My second round with anger was brief and more nuanced. I was decidedly angry about something, and that anger enabled me to say a clear ‘no’ where previously I might have had trouble holding my boundaries. That of itself was both useful and powerful. It took me about half an hour to stop being angry, and then a whole bunch of things became visible – that I could see the other person had acted in error, not malice, and that no great damage had been done. I could also see that by holding my boundaries I had not only protected myself, but the other person as well – if we’d played out that mistake there would have been distress all round. I avoided that.

Protective anger has the scope to protect everyone in a situation. Anger is not an inherently unreasonable emotion – it’s taken me a long time to see that. It isn’t innately destructive. It certainly isn’t always a bad thing.

I’m going to be making more space for the quieter part of the anger spectrum – for crossness, frustration, annoyance, irritation and things of that ilk. I’m going to make sure I hold them carefully when they show up and that I look at them properly. I’m going to include them in my decision-making. Anger does not make me a terrible person. So long as I’m dealing with decent people, there should be room for getting irritable, annoyed and frustrated, and dealing with it appropriately – not with tantrums and power games, but with reasonable expression of what’s felt, moving towards making whatever changes are necessary.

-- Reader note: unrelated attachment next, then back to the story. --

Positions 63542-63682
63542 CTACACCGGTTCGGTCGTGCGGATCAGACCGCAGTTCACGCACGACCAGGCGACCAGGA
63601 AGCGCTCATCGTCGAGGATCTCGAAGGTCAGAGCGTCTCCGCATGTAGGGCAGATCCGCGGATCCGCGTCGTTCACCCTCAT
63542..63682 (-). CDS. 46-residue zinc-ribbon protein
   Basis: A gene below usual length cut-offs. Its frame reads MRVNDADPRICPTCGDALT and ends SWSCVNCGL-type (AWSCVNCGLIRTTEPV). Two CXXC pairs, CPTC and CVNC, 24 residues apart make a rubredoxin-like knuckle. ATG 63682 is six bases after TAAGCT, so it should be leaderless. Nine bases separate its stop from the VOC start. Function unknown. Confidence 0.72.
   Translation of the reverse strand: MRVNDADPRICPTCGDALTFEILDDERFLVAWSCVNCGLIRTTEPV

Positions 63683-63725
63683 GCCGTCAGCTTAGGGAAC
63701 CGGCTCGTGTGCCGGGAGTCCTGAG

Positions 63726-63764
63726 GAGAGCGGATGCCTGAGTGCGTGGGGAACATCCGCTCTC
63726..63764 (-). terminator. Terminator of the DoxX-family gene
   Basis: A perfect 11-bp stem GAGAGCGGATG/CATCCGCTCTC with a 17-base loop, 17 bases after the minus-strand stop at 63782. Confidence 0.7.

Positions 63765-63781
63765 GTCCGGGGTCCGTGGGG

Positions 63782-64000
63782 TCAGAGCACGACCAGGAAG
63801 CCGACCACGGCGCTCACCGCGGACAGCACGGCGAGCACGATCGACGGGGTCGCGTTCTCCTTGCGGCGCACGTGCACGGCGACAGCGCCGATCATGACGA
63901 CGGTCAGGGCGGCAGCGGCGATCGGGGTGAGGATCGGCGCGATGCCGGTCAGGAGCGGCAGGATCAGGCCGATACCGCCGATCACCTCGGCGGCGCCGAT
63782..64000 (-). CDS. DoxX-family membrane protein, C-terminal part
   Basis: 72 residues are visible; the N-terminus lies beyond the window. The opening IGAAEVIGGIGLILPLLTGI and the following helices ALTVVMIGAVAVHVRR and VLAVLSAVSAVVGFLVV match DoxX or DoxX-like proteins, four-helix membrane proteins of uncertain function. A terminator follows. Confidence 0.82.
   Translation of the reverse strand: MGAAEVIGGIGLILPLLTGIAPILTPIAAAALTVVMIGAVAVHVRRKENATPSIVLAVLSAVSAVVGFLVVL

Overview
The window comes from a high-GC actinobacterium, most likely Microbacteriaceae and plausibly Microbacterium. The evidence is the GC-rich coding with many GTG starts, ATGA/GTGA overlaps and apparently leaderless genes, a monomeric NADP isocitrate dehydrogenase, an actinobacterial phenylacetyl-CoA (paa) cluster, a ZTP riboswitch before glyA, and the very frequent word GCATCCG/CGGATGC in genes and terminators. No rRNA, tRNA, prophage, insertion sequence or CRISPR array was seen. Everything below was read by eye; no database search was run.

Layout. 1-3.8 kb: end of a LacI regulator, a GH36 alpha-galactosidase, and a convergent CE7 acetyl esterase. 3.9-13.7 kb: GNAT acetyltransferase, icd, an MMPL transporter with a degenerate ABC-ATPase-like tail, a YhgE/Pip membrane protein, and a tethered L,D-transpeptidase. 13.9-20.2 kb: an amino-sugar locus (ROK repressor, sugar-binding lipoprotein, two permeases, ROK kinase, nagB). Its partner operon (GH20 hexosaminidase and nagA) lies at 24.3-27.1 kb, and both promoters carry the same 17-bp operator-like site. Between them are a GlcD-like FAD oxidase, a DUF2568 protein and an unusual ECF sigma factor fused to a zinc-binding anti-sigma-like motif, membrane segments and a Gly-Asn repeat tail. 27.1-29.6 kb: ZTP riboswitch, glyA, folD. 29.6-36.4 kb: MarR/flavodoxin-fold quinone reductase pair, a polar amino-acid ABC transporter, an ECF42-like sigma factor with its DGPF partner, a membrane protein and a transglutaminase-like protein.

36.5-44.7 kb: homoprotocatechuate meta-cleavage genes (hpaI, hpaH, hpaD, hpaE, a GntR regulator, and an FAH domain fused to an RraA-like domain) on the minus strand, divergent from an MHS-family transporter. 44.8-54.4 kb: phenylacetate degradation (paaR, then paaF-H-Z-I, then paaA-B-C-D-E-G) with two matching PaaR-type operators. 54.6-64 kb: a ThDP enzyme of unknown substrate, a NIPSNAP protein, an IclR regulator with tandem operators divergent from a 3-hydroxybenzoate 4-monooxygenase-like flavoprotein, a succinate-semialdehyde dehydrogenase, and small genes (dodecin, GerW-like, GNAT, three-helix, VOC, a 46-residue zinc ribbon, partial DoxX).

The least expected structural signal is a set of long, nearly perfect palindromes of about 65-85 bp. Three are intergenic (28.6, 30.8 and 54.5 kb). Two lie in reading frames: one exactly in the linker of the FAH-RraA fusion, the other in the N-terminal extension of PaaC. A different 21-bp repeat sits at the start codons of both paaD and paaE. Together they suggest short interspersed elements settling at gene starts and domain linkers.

Emotionally speaking, I have a whole new landscape to explore, and I think it’s one that will benefit me greatly.


Attachment and the Druid

It finally dawned on me that part of what bothers me with non-attachment/mindfulness thinking is how simple a narrative it gives us about our own feelings and needs. By avoiding attachment to our own feelings we avoid creating drama, we live more peacefully and we’re able to be more compassionate. This is the description of mindfulness given by many websites, and while it might not be the only understanding out there, it’s clearly one a lot of people are working with.

There’s an assumption that our first response is ego-led, in the sense of being driven by our fragility and self importance. If our first emotional impulse was towards care, compassion, patience, generosity or motivated by deep love, there would be no need to retrain ourselves. Certainly, some people’s experience of growing up and living will have encouraged them towards less benevolent impulses, but I think most people are basically ok and well meaning, and that the first feeling is not necessarily the worst feeling.